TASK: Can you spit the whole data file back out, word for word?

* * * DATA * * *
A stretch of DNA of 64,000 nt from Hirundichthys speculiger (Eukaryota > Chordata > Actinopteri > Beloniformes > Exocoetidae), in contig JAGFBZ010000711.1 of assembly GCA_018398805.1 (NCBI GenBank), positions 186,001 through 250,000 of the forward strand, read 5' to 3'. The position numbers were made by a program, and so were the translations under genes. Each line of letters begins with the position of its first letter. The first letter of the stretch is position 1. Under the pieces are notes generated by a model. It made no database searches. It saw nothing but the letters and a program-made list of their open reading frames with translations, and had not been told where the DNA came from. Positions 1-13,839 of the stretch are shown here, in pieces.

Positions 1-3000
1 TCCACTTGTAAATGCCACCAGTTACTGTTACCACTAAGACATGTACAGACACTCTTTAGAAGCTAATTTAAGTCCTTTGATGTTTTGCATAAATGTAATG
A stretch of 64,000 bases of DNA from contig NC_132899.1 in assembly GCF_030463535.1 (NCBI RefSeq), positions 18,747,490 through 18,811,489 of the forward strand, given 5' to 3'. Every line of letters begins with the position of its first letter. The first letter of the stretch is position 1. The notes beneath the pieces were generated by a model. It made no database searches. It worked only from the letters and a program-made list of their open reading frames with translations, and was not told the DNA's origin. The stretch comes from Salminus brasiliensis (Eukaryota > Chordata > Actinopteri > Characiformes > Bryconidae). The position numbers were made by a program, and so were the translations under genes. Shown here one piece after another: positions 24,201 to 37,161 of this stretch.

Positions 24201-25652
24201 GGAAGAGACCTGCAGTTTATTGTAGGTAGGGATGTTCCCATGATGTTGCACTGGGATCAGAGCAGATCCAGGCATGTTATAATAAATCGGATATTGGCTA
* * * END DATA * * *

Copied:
A stretch of DNA of 64,000 nt from Hirundichthys speculiger (Eukaryota > Chordata > Actinopteri > Beloniformes > Exocoetidae), in contig JAGFBZ010000711.1 of assembly GCA_018398805.1 (NCBI GenBank), positions 186,001 through 250,000 of the forward strand, read 5' to 3'. The position numbers were made by a program, and so were the translations under genes. Each line of letters begins with the position of its first letter. The first letter of the stretch is position 1. Under the pieces are notes generated by a model. It made no database searches. It saw nothing but the letters and a program-made list of their open reading frames with translations, and had not been told where the DNA came from. Positions 1-13,839 of the stretch are shown here, in pieces.

Positions 1-3000
1 TCCACTTGTAAATGCCACCAGTTACTGTTACCACTAAGACATGTACAGACACTCTTTAGAAGCTAATTTAAGTCCTTTGATGTTTTGCATAAATGTAATG
A stretch of 64,000 bases of DNA from contig NC_132899.1 in assembly GCF_030463535.1 (NCBI RefSeq), positions 18,747,490 through 18,811,489 of the forward strand, given 5' to 3'. Every line of letters begins with the position of its first letter. The first letter of the stretch is position 1. The notes beneath the pieces were generated by a model. It made no database searches. It worked only from the letters and a program-made list of their open reading frames with translations, and was not told the DNA's origin. The stretch comes from Salminus brasiliensis (Eukaryota > Chordata > Actinopteri > Characiformes > Bryconidae). The position numbers were made by a program, and so were the translations under genes. Shown here one piece after another: positions 24,201 to 37,161 of this stretch.

Positions 24201-25652
24201 GGAAGAGACCTGCAGTTTATTGTAGGTAGGGATGTTCCCATGATGTTGCACTGGGATCAGAGCAGATCCAGGCATGTTATAATAAATCGGATATTGGCTA